Association News

Ouch! The potential cost of cyber security breaches and GDPR non-compliance. Jenny Parsons, ProTech’s CEO, gives her personal view


If there are any senior executives within NFPs, membership organisations or associations who have yet to be convinced of the threat cyber security breaches pose to us all, they must have had their heads in the sand for a very long time. Surely there isn’t a ‘desert’ anywhere that didn’t receive news of Wannacry and the more recent ransomware cyber security attack, both hitting computers across the world.


The example of Wonga, which in April warned 245,000 of its UK customers and 25,000 customers in Poland that they should be vigilant after a serious data breach, should have been another warning in an ever-increasing list.’s Security Editor, Warwick Ashford wrote that the breach ‘may have exposed personal details’ including some financial information, and that it could be the UK’s biggest data breach to date.


Short-term loan firm Wonga, emphasised that customers’ full card details were not at risk however even incomplete sets of financial data can put affected customers at risk of financial loss, according to some security experts. Should the personal data breach at Wonga be confirmed then the Information Commissioners’ Office (ICO) will take a close look to determine if the company had taken adequate precautions to keep its customer data safe.


Wonga must be slightly concerned that it may suffer the same fate as TalkTalk. Remember the ICO fined TalkTalk a record £400,000 for having failed to apply ‘the most basic cyber security measures’. There is no question that £400,000 is a lot of money, but it pales into significance when compared with the cost of possible fines from noncompliance of the EU General Data Protection Regulation (GDPR). Fines could be as high as €20 million or up to 4% of global turnover. Eye watering sums indeed.


Yet, according to Ben Rossi of Information Age, 1 in 4 UK businesses have cancelled preparations for GDPR. Yes, that’s right cancelled and do you know why? Because they think that Brexit means they will not have to comply with GDPR. That could be a catastrophic mistake. This is even more worrying than senior executives having their head in the sand, as these IT decision makers have looked at GDPR and misunderstood what it means.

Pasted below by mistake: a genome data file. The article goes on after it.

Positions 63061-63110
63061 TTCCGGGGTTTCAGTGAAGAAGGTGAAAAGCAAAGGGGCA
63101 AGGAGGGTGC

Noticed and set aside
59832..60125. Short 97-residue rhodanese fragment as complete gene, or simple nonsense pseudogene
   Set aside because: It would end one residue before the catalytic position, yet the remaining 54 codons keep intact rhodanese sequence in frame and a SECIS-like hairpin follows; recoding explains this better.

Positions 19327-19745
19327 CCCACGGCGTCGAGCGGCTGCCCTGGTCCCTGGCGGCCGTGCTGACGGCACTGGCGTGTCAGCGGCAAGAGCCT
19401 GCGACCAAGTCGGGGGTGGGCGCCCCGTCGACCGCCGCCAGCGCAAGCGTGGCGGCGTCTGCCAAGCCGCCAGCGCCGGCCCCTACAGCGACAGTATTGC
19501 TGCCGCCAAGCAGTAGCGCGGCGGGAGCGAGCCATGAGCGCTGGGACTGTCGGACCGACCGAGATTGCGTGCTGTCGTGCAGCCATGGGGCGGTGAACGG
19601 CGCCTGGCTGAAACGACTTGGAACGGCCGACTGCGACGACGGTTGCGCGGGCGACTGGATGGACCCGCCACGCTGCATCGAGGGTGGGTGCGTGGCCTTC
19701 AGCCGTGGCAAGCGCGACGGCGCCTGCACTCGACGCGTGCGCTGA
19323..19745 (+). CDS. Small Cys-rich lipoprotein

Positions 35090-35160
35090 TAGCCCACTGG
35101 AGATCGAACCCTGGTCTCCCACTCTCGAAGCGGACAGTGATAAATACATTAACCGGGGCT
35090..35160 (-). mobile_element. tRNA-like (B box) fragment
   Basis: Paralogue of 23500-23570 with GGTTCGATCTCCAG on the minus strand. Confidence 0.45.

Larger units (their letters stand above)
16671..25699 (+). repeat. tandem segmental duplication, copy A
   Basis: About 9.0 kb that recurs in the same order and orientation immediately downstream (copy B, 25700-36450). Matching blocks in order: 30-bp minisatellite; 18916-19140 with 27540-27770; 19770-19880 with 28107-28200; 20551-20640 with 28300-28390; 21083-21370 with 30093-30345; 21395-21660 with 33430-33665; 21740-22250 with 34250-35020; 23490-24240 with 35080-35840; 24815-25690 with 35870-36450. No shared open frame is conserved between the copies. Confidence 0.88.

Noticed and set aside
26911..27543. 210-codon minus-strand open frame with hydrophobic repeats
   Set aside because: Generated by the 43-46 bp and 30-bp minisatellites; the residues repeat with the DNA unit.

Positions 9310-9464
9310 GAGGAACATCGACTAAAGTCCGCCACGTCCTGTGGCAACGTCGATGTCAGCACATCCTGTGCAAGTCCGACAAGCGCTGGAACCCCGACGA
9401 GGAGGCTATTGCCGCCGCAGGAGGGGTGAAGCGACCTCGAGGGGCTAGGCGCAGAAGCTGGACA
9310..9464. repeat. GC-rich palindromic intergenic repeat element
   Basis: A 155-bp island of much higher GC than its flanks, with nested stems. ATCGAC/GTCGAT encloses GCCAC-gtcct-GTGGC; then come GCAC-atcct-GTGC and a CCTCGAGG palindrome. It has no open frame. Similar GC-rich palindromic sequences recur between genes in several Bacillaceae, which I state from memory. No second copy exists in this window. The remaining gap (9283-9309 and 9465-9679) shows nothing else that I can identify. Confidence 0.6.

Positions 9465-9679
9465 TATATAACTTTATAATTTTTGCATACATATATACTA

GDPR has been talked about since 2012 and is ‘designed to harmonise data protection regulation throughout Europe and provide citizens with more control over their personal data’. Ratified in April 2016, all UK companies have until May 2018 to comply which crucially, is ten months before we exit the EU.


A survey conducted by information management firm, Crown Records Management, across IT decision makers within UK companies, reveals that 24% are no longer preparing for GDPR and 4% have not even begun to prepare for compliance. Bizarrely, 4% believed that GDPR will not apply to UK businesses after Brexit. Once we have exited the EU the UK will no longer be a signatory to the regulation but GDPR will still apply to those organisations which hold or handle the personal information of European citizens.


You only have to think about how many EU citizens currently live and work in the UK and it’s suddenly not hard to imagine how many businesses will need to comply. There is some good news from the survey, seven out of ten businesses with more than 100 employees have already appointed a data protection officer, a requirement of GDPR, 50% have introduced staff training and encouragingly, 72% have reviewed data protection policies.


As an NFP, membership organisation or association ensuring the safety of your members’ data has never been so important. A good place to start is by working with a CRM provider, such as ProTech, who has worked with an independent Government certified (CHECK) organisation and whose specialist CRM and digital solution has been successfully penetration tested to meet the security requirements for Government ‘OFFICIAL’ ( ) security accreditation. From a GDPR perspective ProTech’s digital platform ProWeb, enables our clients’ members to provide informed consent to data collection and processing as part of their registration process.


This ensures that members’ preferences are automatically updated by our specialist CRM software, Pro9, so that our clients only hold and process data where informed consent has been provided. We are also in the process of enhancing Pro9’s data archiving and deletion capabilities to make it easier for our clients to forensically remove data where consent has been withdrawn.


Crucially, Pro9 provides our clients with a ‘subject access request’ workflow which automates the processing of the legal requirement to provide your customer (members) with visibility of all of the data you hold about them, currently within 40 days. Pro9 monitors the number of days within which our clients need to respond to a request and provides a standard format for the response. They have visibility as to whether the legal requirement has been met or whether the request has been escalated and the legal requirement may be breached. Although our clients can delete entire records to comply with a member’s ‘right to be forgotten’, ProTech has worked to ensure the integrity of reports they may run which draw on historical data. Cyber security attacks are increasing and data protection regulations between the UK and Europe are not going to disappear into thin air after Brexit – so make sure you are protected from hugely damaging data breaches and hugely expensive fines resulting from GDPR non-compliance.

Jenny Parsons, ProTech CEO